TY - JOUR

T1 - Estimation of relative risk for events on a linear network

AU - McSwiggan, Greg

AU - Baddeley, Adrian

AU - Nair, Gopalan

PY - 2020/3

Y1 - 2020/3

N2 - Motivated by the study of traffic accidents on a road network, we discuss the estimation of the relative risk, the ratio of rates of occurrence of different types of events occurring on a network of lines. Methods developed for two-dimensional spatial point patterns can be adapted to a linear network, but their requirements and performance are very different on a network. Computation is slow and we introduce new techniques to accelerate it. Intensities (occurrence rates) are estimated by kernel smoothing using the heat kernel on the network. The main methodological problem is bandwidth selection. Binary regression methods, such as likelihood cross-validation and least squares cross-validation, perform tolerably well in our simulation experiments, but the Kelsall–Diggle density-ratio cross-validation method does not. We find a theoretical explanation, and propose a modification of the Kelsall–Diggle method which has better performance. The methods are applied to traffic accidents in a regional city, and to protrusions on the dendritic tree of a neuron.

AB - Motivated by the study of traffic accidents on a road network, we discuss the estimation of the relative risk, the ratio of rates of occurrence of different types of events occurring on a network of lines. Methods developed for two-dimensional spatial point patterns can be adapted to a linear network, but their requirements and performance are very different on a network. Computation is slow and we introduce new techniques to accelerate it. Intensities (occurrence rates) are estimated by kernel smoothing using the heat kernel on the network. The main methodological problem is bandwidth selection. Binary regression methods, such as likelihood cross-validation and least squares cross-validation, perform tolerably well in our simulation experiments, but the Kelsall–Diggle density-ratio cross-validation method does not. We find a theoretical explanation, and propose a modification of the Kelsall–Diggle method which has better performance. The methods are applied to traffic accidents in a regional city, and to protrusions on the dendritic tree of a neuron.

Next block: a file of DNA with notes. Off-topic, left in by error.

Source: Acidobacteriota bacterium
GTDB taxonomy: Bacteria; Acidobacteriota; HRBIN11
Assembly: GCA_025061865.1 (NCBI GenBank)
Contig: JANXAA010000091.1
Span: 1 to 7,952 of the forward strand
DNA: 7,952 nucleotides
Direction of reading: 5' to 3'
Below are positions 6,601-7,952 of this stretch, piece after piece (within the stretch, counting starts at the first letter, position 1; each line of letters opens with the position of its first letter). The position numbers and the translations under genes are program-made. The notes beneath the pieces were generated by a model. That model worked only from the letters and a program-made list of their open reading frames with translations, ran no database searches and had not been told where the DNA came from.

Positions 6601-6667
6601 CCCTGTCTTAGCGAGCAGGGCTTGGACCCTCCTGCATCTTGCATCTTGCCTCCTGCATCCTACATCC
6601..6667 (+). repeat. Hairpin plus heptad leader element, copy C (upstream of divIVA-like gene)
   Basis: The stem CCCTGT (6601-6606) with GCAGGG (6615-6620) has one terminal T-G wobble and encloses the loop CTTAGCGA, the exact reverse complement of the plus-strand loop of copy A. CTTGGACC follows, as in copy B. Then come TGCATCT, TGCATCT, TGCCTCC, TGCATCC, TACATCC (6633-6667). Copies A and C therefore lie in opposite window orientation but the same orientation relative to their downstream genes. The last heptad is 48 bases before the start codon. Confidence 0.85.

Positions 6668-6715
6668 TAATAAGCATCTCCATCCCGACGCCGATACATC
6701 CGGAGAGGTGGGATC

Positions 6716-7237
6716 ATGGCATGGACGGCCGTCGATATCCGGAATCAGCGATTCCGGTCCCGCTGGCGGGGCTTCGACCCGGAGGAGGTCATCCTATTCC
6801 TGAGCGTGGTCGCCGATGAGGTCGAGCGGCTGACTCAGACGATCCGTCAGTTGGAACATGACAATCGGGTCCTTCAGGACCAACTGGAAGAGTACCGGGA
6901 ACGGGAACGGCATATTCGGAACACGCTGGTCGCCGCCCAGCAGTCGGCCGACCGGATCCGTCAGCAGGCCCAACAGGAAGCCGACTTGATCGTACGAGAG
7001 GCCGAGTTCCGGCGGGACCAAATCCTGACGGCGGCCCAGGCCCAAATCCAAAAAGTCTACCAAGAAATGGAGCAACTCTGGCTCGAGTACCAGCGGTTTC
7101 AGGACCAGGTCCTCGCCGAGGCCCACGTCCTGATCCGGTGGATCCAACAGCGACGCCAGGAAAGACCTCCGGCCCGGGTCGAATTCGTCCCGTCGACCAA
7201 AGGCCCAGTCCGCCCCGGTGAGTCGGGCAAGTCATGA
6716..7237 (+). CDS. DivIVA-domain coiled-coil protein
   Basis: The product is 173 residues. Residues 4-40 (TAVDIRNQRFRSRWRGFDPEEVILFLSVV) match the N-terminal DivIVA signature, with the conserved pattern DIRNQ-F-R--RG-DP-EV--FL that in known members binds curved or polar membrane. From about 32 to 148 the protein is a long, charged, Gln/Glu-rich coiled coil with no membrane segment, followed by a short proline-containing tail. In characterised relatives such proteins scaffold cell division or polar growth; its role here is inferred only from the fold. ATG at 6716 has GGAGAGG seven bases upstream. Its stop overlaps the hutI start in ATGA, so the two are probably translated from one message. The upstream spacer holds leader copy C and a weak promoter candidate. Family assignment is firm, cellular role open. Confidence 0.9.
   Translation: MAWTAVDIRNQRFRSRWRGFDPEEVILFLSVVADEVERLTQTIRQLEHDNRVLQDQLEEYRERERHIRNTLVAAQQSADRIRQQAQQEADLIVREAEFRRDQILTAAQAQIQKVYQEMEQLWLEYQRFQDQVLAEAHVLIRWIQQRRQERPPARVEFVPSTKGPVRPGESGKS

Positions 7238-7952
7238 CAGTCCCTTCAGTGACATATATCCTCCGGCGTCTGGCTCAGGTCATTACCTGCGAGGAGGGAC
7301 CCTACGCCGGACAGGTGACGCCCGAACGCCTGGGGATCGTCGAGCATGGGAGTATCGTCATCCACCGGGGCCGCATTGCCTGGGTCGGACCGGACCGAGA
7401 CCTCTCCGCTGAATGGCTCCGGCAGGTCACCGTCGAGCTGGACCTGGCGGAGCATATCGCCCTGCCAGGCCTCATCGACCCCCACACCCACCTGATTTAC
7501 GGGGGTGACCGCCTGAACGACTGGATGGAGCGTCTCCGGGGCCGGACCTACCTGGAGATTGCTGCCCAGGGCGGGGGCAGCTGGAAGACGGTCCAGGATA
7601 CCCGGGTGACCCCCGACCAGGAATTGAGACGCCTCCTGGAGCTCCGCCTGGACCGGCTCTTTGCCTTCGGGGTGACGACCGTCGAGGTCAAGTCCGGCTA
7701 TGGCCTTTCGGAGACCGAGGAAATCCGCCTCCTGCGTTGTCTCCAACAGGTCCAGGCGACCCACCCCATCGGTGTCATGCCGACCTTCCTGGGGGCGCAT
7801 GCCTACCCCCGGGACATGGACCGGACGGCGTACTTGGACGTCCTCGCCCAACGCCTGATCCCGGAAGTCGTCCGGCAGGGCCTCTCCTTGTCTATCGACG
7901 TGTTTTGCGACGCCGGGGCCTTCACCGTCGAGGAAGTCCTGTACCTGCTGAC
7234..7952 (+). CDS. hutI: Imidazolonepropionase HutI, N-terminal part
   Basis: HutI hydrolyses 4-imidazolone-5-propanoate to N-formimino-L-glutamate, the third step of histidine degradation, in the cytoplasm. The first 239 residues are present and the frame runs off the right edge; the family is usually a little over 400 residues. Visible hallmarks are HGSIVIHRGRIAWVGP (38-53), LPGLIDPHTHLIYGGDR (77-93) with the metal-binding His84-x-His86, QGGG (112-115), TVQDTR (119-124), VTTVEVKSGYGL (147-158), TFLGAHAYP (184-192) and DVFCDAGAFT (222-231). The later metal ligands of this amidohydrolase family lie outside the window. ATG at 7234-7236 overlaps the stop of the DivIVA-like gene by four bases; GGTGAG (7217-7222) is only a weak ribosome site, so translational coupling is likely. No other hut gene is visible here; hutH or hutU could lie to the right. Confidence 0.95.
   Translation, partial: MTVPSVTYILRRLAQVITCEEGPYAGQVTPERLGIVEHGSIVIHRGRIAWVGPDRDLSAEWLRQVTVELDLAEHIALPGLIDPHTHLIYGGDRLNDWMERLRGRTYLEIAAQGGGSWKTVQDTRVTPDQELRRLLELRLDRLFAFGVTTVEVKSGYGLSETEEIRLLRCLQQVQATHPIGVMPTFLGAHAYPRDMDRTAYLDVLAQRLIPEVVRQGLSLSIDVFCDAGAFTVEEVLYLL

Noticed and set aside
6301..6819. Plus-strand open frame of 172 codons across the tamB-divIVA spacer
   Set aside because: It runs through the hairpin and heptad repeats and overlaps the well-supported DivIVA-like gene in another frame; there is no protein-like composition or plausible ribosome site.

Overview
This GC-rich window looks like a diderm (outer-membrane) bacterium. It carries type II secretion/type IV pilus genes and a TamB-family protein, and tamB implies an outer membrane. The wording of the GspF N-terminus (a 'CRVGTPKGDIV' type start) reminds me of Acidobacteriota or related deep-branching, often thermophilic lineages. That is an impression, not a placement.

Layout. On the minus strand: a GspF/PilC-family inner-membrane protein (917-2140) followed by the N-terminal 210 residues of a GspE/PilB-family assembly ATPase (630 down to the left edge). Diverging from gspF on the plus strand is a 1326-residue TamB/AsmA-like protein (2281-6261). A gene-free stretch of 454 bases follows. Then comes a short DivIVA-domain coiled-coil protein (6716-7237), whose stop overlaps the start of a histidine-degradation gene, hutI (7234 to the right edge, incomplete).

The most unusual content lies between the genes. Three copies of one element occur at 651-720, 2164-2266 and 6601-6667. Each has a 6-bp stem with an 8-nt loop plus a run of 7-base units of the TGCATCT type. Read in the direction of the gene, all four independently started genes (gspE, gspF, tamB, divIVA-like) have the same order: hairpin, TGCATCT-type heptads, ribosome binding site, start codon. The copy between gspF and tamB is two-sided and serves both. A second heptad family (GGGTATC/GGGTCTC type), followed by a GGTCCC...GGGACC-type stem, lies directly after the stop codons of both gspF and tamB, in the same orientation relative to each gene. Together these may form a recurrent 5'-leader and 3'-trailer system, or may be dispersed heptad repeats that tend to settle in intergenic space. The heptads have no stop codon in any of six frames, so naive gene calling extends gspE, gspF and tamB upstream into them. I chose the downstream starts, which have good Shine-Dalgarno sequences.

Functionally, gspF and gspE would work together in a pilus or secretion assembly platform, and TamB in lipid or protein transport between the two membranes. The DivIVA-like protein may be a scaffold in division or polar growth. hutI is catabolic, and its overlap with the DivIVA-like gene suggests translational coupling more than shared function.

KW - Bandwidth selection

KW - Cross-validation

KW - Dendritic spines

KW - Density ratio

KW - Heat kernel

KW - Kelsall–Diggle cross-validation

KW - Road traffic accidents

U2 - 10.1007/s11222-019-09889-7

DO - 10.1007/s11222-019-09889-7

M3 - Article

VL - 30

SP - 469

EP - 484

JO - Statistics and Computing

JF - Statistics and Computing

SN - 0960-3174

IS - 2

ER -